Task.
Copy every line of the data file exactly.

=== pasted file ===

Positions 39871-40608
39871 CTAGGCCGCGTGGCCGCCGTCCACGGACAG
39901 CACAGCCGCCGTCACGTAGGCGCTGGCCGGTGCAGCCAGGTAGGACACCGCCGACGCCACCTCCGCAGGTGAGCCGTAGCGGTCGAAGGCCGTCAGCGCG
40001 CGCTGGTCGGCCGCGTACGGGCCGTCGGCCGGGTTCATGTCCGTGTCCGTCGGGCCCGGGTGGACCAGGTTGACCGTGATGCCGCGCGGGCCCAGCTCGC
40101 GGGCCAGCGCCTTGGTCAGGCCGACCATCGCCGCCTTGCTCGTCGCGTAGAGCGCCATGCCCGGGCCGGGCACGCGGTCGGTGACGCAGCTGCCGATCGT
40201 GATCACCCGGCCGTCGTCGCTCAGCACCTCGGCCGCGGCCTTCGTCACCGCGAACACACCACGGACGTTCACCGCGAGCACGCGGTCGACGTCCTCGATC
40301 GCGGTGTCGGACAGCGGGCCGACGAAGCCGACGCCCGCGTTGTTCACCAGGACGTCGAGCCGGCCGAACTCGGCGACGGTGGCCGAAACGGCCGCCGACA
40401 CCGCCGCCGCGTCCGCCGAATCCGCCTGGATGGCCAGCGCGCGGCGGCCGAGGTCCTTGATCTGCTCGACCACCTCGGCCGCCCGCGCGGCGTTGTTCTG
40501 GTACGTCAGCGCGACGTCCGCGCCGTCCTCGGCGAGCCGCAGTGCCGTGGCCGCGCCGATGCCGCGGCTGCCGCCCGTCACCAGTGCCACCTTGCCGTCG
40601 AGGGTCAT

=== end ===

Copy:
Positions 39871-40608
39871 CTAGGCCGCGTGGCCGCCGTCCACGGACAG
39901 CACAGCCGCCGTCACGTAGGCGCTGGCCGGTGCAGCCAGGTAGGACACCGCCGACGCCACCTCCGCAGGTGAGCCGTAGCGGTCGAAGGCCGTCAGCGCG
40001 CGCTGGTCGGCCGCGTACGGGCCGTCGGCCGGGTTCATGTCCGTGTCCGTCGGGCCCGGGTGGACCAGGTTGACCGTGATGCCGCGCGGGCCCAGCTCGC
40101 GGGCCAGCGCCTTGGTCAGGCCGACCATCGCCGCCTTGCTCGTCGCGTAGAGCGCCATGCCCGGGCCGGGCACGCGGTCGGTGACGCAGCTGCCGATCGT
40201 GATCACCCGGCCGTCGTCGCTCAGCACCTCGGCCGCGGCCTTCGTCACCGCGAACACACCACGGACGTTCACCGCGAGCACGCGGTCGACGTCCTCGATC
40301 GCGGTGTCGGACAGCGGGCCGACGAAGCCGACGCCCGCGTTGTTCACCAGGACGTCGAGCCGGCCGAACTCGGCGACGGTGGCCGAAACGGCCGCCGACA
40401 CCGCCGCCGCGTCCGCCGAATCCGCCTGGATGGCCAGCGCGCGGCGGCCGAGGTCCTTGATCTGCTCGACCACCTCGGCCGCCCGCGCGGCGTTGTTCTG
40501 GTACGTCAGCGCGACGTCCGCGCCGTCCTCGGCGAGCCGCAGTGCCGTGGCCGCGCCGATGCCGCGGCTGCCGCCCGTCACCAGTGCCACCTTGCCGTCG
40601 AGGGTCAT